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Content and Data: Intangible Assets Part V

This is Part V of the blog series "Stop Throwing Away your ICT4D Investments: Recognizing Intangible Assets"

Part I: Overview

Part II: Brand and Reputation

Part III: Audience Engagement and Community Strength

Part IV: Technology Investment

Content and Data

One of the most valuable assets that most people think of is the content and data contained in a technology investment. Even so, it is often shocking how little planning there is for content or data protection or migration when the funding ends for a technology investment. This fact is particularly true for non-central IT systems as well as program-related technology investments, where multiple contractors or NGOs may be responsible for the content creation and management of data over the years.

Examples of content and data include:

Ways to Undermine Content and Data

The easiest way to undermine it is to not design for data migration. Platforms go obsolete; at best we can hope for 5 years with an existing platform. However, the underlying data should not go obsolete when the platform does. And especially with the new requirement and best practice of open data, planning for data migration should be designed into the system from the beginning.

Unfortunately, many common systems do not treat the data structure very kindly without conscious design effort. For example, many content creation kit modules in popular content management systems such as Drupal, Joomla, and Wordpress treat the database as a dumping ground. They often create very unwieldy data structures, making opening those data sources very time consuming, costly, and open to error, and making data migration more challenging.

Another way to undermine the data is to not adhere to common and emerging standards for data structure. By using standard data structures such as IATI for international assistance project data, and common taxonomies such as OpenGIS standards. Data is more valuable when it follows open data standards, because then it is more migratable and more interoperable. Data layered with other sources of data create rich data analysis sets that allow for better decision-making. Unstructured data - often in the form of a PDF document - needs a human to review and analyze it, something that is costly and not often enough done.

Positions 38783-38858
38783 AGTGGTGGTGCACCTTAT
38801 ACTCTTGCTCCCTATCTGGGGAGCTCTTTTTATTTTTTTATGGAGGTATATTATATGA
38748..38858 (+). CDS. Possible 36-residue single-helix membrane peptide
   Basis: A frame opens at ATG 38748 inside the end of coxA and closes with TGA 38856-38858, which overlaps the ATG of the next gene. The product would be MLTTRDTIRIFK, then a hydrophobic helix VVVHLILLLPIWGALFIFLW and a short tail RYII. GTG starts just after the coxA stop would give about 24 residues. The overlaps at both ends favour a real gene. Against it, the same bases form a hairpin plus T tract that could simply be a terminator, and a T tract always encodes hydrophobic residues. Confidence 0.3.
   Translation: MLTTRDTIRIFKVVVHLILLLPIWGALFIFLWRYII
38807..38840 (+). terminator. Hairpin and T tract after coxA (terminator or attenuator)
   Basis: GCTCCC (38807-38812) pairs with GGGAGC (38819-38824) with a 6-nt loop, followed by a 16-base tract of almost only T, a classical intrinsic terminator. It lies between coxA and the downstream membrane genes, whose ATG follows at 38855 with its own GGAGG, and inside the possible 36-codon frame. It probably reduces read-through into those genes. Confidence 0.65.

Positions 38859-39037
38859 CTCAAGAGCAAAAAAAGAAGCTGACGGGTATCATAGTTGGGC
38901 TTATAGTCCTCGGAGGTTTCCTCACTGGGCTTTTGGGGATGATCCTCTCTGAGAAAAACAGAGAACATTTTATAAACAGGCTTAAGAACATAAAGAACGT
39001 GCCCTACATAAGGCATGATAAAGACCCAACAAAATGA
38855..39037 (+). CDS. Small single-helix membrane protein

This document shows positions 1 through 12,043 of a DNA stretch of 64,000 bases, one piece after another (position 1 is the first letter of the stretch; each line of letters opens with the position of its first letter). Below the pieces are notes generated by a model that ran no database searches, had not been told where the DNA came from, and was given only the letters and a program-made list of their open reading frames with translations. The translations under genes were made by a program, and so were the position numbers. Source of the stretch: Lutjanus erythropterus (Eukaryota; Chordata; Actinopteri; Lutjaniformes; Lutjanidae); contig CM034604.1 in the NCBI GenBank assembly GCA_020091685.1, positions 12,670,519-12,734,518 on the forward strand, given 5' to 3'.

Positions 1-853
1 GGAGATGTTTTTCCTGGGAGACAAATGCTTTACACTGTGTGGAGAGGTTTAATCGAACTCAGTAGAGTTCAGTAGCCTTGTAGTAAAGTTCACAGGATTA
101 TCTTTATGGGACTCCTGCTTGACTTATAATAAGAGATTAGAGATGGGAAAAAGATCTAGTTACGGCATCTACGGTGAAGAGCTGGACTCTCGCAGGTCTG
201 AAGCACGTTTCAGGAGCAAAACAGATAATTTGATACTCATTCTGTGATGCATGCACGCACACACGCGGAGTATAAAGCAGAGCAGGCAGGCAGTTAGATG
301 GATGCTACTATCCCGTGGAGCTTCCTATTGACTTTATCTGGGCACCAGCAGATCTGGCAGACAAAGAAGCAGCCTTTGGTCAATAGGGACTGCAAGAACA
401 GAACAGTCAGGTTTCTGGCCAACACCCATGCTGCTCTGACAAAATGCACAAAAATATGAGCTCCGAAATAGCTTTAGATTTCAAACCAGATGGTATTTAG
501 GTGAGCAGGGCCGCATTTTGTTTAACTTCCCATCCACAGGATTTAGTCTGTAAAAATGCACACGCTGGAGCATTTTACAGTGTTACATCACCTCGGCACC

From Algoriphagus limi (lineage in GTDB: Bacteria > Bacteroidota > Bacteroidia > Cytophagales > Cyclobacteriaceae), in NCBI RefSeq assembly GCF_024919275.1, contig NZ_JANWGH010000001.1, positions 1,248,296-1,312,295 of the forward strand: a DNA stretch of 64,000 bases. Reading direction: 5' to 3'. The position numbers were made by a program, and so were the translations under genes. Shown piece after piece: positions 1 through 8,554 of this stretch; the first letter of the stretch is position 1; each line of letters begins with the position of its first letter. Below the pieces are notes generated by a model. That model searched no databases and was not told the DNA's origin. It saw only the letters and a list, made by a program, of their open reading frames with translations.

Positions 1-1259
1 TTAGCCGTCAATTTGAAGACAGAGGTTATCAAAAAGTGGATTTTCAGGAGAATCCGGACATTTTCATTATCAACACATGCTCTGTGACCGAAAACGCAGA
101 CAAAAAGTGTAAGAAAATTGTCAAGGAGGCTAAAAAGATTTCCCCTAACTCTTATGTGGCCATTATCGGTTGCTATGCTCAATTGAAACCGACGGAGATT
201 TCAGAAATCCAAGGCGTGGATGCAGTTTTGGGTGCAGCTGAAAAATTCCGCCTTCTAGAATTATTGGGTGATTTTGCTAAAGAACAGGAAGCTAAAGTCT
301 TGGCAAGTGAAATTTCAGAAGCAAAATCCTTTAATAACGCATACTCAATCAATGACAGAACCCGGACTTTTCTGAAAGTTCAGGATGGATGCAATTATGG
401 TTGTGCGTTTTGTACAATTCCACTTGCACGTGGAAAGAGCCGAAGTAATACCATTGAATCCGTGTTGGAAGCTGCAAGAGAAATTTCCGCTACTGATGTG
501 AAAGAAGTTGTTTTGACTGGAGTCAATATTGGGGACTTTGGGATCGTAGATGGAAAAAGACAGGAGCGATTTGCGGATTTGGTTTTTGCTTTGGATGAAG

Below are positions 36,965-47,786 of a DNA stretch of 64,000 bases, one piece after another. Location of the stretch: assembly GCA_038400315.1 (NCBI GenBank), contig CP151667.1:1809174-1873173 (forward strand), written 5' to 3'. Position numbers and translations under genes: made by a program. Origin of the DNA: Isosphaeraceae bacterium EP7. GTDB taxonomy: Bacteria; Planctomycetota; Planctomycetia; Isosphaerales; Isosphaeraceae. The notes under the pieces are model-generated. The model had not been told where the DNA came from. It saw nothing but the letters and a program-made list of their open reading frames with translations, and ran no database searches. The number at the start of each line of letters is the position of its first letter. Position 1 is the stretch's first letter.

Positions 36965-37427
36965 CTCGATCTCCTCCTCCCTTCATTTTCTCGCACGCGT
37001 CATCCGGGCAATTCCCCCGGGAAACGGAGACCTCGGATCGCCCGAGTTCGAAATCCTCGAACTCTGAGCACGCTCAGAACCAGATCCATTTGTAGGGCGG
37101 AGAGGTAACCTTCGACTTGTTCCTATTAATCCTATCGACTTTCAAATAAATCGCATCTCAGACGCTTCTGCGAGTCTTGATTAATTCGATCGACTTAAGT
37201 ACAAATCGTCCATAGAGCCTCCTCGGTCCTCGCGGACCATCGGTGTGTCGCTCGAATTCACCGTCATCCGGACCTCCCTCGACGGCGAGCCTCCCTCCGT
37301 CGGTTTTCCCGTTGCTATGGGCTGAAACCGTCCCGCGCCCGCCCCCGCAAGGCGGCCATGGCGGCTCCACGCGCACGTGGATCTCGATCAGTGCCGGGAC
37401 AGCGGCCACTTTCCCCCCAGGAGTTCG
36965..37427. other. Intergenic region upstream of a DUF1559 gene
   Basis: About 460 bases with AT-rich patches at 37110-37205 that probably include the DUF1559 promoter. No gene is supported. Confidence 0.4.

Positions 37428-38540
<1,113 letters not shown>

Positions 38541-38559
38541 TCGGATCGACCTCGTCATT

Finally, the most common way to undermine data and content is to shut down the repository when the funding ends. When there is no plan for the content and data, they go away; don't pay the hosting bill and the host company will wipe the hard drive and reallocate the space to a new customer. And then all that investment is lost unless you can find someone with a copy of the software.


The easiest way to evaluate the value of the data is to figure out the total cost to collect that data. However, the loss of the data is more than that because of the value of historical data in analyzing impact. Cumulative, aggregated data is incredibly powerful; the lack of it leads to an inability to see many of the parameters of a problem.

Another element in loss is the cost to find and recreate the data. A lot of time is wasted trying to find a number in a PDF (or finding the PDF to begin with), as the PDF is the only historical archive of a rich set of activities. Project budgets may have to cover starting from scratch collecting and managing data instead of using what already exists.

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